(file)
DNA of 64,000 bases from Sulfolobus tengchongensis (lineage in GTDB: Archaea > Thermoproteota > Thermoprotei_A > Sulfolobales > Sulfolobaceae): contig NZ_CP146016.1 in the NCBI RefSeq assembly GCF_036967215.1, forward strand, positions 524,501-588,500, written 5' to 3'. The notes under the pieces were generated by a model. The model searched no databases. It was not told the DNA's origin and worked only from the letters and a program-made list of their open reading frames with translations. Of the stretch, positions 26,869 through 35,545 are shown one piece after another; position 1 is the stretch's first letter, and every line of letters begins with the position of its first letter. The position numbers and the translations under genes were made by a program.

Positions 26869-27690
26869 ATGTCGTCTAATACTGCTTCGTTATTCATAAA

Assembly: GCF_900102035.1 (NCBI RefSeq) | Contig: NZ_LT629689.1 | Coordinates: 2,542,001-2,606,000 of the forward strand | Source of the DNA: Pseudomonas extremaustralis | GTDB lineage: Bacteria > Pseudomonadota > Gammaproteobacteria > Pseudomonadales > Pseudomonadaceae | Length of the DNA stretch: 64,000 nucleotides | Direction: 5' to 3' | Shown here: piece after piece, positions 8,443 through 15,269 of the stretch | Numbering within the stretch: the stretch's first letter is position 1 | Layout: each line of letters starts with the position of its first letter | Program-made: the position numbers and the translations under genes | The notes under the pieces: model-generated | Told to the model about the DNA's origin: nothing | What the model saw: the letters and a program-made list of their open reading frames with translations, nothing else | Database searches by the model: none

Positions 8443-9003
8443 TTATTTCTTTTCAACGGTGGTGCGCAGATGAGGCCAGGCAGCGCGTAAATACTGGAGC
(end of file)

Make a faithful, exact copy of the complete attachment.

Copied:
DNA of 64,000 bases from Sulfolobus tengchongensis (lineage in GTDB: Archaea > Thermoproteota > Thermoprotei_A > Sulfolobales > Sulfolobaceae): contig NZ_CP146016.1 in the NCBI RefSeq assembly GCF_036967215.1, forward strand, positions 524,501-588,500, written 5' to 3'. The notes under the pieces were generated by a model. The model searched no databases. It was not told the DNA's origin and worked only from the letters and a program-made list of their open reading frames with translations. Of the stretch, positions 26,869 through 35,545 are shown one piece after another; position 1 is the stretch's first letter, and every line of letters begins with the position of its first letter. The position numbers and the translations under genes were made by a program.

Positions 26869-27690
26869 ATGTCGTCTAATACTGCTTCGTTATTCATAAA

Assembly: GCF_900102035.1 (NCBI RefSeq) | Contig: NZ_LT629689.1 | Coordinates: 2,542,001-2,606,000 of the forward strand | Source of the DNA: Pseudomonas extremaustralis | GTDB lineage: Bacteria > Pseudomonadota > Gammaproteobacteria > Pseudomonadales > Pseudomonadaceae | Length of the DNA stretch: 64,000 nucleotides | Direction: 5' to 3' | Shown here: piece after piece, positions 8,443 through 15,269 of the stretch | Numbering within the stretch: the stretch's first letter is position 1 | Layout: each line of letters starts with the position of its first letter | Program-made: the position numbers and the translations under genes | The notes under the pieces: model-generated | Told to the model about the DNA's origin: nothing | What the model saw: the letters and a program-made list of their open reading frames with translations, nothing else | Database searches by the model: none

Positions 8443-9003
8443 TTATTTCTTTTCAACGGTGGTGCGCAGATGAGGCCAGGCAGCGCGTAAATACTGGAGC